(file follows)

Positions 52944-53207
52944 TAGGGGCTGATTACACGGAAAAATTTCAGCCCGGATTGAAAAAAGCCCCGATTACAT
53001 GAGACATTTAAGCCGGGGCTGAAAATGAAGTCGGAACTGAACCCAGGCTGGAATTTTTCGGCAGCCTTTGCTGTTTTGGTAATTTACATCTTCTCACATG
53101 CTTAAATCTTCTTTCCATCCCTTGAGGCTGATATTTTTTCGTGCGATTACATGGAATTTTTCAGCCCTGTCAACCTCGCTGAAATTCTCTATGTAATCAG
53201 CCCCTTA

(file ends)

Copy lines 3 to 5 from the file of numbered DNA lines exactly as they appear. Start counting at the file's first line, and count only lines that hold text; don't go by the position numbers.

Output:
53001 GAGACATTTAAGCCGGGGCTGAAAATGAAGTCGGAACTGAACCCAGGCTGGAATTTTTCGGCAGCCTTTGCTGTTTTGGTAATTTACATCTTCTCACATG
53101 CTTAAATCTTCTTTCCATCCCTTGAGGCTGATATTTTTTCGTGCGATTACATGGAATTTTTCAGCCCTGTCAACCTCGCTGAAATTCTCTATGTAATCAG
53201 CCCCTTA